Cognitive function and traumatic brain injury in refugees and asylum-seekers attending mental health services: a preliminary study ; and Clinical Research Portfolio

Christie, Zara (2014) Cognitive function and traumatic brain injury in refugees and asylum-seekers attending mental health services: a preliminary study ; and Clinical Research Portfolio. D Clin Psy thesis, University of Glasgow.

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Objective: Every year, an estimated 10 million people suffer a traumatic brain injury (TBI; Hyder, Wunderlich, Puvanachandra, Gururaj, & Kobusingye, 2007). Refugees and asylum-seekers fleeing persecution have often experienced war and torture and are at a greater risk of TBI (Priebe & Esmaili, 1997). Following a TBI, cognitive, behavioural and psychosocial difficulties can significantly impact on independence (Cohen, 2001). This preliminary study investigated whether cognitive function is poorer in refugees and asylum-seekers who report a severe TBI, compared to those who do not. The study also compared cognitive performance in refugees and asylum-seekers attending mental health services with Western controls from normative data. Assessing the cognitive performance of this group against Western expectations is important, to inform the clinical work as well as UK asylum law and policy.
Methods: The study employed a between-subjects design, comparing 14 refugees and asylum-seekers with a self-report of one or more severe TBIs and 11 without a history of TBI. Participants attended for one assessment session and completed the Colour Trails Test (CTT; D’Elia, Satz, Uchiyama, & White, 1996) as well as other cognitive tests. Where necessary, an interpreter was present.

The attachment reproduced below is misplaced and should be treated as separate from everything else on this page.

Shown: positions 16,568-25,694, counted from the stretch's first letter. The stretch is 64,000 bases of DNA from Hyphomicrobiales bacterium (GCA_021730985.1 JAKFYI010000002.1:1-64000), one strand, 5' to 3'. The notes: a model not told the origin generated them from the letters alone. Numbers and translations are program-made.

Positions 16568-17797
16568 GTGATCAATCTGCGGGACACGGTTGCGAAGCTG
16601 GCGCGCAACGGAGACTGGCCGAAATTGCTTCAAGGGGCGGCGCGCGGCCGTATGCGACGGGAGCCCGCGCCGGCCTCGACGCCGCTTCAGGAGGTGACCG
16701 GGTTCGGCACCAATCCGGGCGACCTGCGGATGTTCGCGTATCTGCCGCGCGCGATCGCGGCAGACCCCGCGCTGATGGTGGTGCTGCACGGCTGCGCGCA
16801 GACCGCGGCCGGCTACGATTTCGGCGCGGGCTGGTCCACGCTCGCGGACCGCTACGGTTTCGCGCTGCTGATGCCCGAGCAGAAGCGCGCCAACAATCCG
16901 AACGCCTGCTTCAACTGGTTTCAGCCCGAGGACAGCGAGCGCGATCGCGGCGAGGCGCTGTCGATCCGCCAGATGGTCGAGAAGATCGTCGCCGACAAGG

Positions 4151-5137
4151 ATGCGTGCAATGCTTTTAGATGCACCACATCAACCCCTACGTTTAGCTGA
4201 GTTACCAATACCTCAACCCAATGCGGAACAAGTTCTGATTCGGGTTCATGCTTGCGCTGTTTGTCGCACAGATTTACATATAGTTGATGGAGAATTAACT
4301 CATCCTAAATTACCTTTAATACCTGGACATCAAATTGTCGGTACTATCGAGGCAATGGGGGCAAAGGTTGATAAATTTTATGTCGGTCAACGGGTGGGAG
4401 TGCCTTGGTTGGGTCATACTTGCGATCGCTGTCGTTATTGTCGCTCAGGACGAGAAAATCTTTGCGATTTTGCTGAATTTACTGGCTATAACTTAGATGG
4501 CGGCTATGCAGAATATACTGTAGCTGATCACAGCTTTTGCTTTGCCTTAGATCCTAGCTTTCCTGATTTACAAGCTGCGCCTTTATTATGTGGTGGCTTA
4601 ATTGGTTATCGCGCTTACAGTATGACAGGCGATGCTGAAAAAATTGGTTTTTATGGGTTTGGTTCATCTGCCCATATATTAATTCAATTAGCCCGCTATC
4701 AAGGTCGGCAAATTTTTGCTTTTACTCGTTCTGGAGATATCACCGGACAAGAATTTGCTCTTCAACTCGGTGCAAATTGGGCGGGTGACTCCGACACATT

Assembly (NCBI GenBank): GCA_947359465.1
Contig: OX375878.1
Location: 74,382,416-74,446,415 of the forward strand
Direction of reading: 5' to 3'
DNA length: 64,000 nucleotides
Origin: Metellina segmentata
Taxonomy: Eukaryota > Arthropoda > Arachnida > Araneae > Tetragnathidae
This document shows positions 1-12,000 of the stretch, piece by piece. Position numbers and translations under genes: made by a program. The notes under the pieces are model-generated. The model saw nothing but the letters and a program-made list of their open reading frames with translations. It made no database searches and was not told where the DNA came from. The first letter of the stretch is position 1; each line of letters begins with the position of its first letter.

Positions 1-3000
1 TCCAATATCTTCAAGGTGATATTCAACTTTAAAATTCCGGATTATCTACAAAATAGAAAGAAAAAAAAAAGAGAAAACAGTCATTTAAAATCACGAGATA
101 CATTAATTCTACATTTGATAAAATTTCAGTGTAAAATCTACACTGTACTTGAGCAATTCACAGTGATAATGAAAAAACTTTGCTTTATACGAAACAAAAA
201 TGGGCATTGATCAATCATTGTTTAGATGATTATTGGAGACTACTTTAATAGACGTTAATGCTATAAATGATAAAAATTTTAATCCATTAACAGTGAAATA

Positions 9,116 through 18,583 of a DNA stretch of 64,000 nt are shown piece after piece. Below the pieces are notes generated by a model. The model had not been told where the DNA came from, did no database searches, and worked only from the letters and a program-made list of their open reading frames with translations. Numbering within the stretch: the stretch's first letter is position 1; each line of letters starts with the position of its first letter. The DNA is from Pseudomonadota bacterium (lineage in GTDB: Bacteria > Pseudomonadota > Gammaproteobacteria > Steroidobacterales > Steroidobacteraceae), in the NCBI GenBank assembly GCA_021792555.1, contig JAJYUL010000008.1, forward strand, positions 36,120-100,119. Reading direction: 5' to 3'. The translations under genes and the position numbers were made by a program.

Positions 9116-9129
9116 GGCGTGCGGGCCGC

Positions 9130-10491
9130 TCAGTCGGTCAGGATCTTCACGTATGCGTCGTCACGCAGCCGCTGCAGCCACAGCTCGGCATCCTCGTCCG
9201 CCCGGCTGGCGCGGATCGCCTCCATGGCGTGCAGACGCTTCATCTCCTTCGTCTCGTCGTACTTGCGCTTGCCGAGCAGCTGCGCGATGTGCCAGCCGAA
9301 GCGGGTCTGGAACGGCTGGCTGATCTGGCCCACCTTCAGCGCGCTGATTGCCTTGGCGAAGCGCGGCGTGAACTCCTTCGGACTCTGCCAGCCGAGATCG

Results: Refugees and asylum-seekers who self-reported a history of severe TBI were not more cognitively impaired on the CTT than those without TBI. The combined groups performed significantly worse on the CTT compared to normative data.
Conclusions: This preliminary study suggests that refugees and asylum-seekers attending mental health services are performing much poorer cognitively than healthy Western counterparts. This highlights the value of assessing cognition in this complex group, as on a case-by-case basis, results informed the practice of mental health clinicians and GPs. Furthermore, these results raise issues about the expectations placed on cognitively impaired individuals throughout the asylum process if these expectations are based on experience of cognitive function typical of that represented by Western norms. Additional research may instigate policy-makers to make adjustments to the asylum process to better acknowledge mental health and cognitive impairment.

Item Type: Thesis (D Clin Psy)
Qualification Level: Doctoral
Keywords: Keywords: TBI, refugees, cross-cultural neuropsychology, cognition, Colour Trails Test
Subjects: B Philosophy. Psychology. Religion > BF Psychology
Colleges/Schools: College of Medical Veterinary and Life Sciences > School of Health & Wellbeing > Mental Health and Wellbeing
Supervisor's Name: McMillan, Professor Thomas
Date of Award: 2014
Depositing User: Ms Z Christie
Unique ID: glathesis:2014-5702
Copyright: Copyright of this thesis is held by the author.
Date Deposited: 04 Nov 2014 13:07
Last Modified: 23 Jun 2015 13:45

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